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Tips for setting and pursuing financial goals

Posted July 24, 2013 in Advice Column, Beaverdale

You get lucky finding a parking meter with time left. You “luck out” having nice weather on vacation. Be lucky at love. But when it comes to financial matters, do not count on Lady Luck — focus on setting and pursuing goals.

Here are some suggestions:
•    Prioritize your goals. Of course, you want to achieve all your financial goals — and you can have a better chance of doing so if you rank these goals in terms of both importance and timing. For example, you may want to send your kids to college, purchase a vacation home and still be able to retire at age 62. How should you allocate your resources to each of these goals? Should you invest more at any given time for a specific goal? What types of investments are best for each of these goals? Prioritizing your goals can help you answer these and other questions — and help direct your overall investment strategy.

•    Be prepared to change your goals. Over time, your family and financial circumstances can change considerably — which means you shouldn’t be surprised, or alarmed, if you have to change your goals accordingly. And you’ll find it easier to maintain this flexibility if you’ve worked diligently to create an investment portfolio with sufficient resources to allow you to change direction, as needed.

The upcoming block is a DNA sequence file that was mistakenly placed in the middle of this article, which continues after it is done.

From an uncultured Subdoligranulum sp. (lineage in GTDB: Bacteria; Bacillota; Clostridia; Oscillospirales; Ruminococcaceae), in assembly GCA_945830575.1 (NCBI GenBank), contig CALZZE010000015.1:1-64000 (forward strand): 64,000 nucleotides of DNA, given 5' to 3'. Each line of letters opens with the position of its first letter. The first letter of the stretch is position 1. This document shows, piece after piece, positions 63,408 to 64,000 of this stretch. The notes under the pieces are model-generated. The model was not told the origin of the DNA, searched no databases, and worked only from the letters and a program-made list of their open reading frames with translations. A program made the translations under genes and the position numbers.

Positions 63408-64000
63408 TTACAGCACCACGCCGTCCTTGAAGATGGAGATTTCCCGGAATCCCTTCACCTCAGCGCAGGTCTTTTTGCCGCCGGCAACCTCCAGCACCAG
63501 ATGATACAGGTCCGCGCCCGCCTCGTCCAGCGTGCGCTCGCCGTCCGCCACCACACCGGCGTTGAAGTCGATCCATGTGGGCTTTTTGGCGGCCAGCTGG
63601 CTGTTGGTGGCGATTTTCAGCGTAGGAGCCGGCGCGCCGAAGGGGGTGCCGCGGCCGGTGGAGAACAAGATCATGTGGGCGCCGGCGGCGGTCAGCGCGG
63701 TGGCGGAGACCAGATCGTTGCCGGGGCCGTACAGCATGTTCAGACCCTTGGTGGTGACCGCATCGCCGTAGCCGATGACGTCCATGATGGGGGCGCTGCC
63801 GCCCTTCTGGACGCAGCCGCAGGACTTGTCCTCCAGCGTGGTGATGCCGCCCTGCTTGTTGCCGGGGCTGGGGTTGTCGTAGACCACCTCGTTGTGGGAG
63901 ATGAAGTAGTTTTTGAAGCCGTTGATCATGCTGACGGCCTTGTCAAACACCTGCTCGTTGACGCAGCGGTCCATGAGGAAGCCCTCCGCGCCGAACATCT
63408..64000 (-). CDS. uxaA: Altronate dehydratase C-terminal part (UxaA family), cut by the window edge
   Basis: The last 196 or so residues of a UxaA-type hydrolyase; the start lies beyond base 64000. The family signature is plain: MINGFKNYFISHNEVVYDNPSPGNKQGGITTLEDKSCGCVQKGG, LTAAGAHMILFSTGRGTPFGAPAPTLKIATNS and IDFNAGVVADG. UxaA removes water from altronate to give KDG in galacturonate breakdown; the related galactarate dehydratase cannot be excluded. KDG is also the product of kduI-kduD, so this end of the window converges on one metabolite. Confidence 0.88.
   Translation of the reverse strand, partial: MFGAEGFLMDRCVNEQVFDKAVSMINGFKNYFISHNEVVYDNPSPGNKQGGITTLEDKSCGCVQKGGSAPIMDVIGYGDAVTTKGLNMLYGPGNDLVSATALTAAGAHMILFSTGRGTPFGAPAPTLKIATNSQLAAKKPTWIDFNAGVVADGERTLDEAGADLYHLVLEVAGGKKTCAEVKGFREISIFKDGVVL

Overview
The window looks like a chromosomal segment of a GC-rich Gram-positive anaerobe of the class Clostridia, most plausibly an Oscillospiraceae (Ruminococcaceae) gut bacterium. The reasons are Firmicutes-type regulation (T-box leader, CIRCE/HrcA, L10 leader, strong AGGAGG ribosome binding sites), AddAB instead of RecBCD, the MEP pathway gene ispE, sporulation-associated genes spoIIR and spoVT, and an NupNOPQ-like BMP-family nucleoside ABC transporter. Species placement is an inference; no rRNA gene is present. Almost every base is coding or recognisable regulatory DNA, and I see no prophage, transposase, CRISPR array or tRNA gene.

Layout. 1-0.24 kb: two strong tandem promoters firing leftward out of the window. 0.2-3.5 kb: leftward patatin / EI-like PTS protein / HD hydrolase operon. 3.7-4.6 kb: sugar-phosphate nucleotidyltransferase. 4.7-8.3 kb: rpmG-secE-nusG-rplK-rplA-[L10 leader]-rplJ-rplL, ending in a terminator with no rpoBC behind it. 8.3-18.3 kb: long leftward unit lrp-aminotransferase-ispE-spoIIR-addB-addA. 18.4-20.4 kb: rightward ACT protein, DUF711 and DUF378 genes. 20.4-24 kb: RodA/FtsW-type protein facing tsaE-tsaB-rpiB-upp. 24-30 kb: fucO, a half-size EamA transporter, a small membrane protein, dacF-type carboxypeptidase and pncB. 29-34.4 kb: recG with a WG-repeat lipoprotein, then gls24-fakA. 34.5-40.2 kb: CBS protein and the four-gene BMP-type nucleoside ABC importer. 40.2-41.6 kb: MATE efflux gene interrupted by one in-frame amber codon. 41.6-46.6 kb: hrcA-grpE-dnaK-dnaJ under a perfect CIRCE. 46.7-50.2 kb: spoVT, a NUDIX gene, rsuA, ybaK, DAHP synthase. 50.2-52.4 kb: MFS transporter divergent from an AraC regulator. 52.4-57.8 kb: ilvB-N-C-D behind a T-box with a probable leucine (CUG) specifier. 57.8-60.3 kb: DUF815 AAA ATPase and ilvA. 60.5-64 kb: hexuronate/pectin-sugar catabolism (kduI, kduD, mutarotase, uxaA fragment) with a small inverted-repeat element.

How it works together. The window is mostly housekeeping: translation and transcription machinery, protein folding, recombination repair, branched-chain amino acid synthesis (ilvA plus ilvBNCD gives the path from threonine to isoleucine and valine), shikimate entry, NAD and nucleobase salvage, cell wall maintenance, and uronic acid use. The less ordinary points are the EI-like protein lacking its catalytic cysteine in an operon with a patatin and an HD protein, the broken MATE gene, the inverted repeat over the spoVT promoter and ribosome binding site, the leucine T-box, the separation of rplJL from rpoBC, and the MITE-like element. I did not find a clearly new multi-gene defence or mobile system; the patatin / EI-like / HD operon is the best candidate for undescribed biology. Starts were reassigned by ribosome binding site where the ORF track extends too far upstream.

•    Review your progress regularly. If you’re going to eventually achieve your goals, you absolutely need to measure your progress along the way. Are your investments performing the way you had anticipated? Are your goals becoming more expensive than you had initially envisioned? To achieve these goals, are you taking on too much — or too little — risk? To answer these types of questions, it’s a good idea to review your overall progress at least once a year and then make whatever adjustments may be necessary.

It will take effort to set, review and achieve your goals. It can be complex, so work with a financial professional who takes time to talk with you about goals, understands risk tolerance and family situation, and has the training and experience necessary to help you work toward your objectives.

Think hard about your goals and how you might accomplish them. Don’t delay in taking action — because goals are generally easier to attain if you have time on your side.

This article was written by Edward Jones for use by your local Edward Jones Financial Advisor.

Information from Edward Jones, provided by Jim Talley, financial advisor at Edward Jones, 2703 Beaver Ave., 279-4179.





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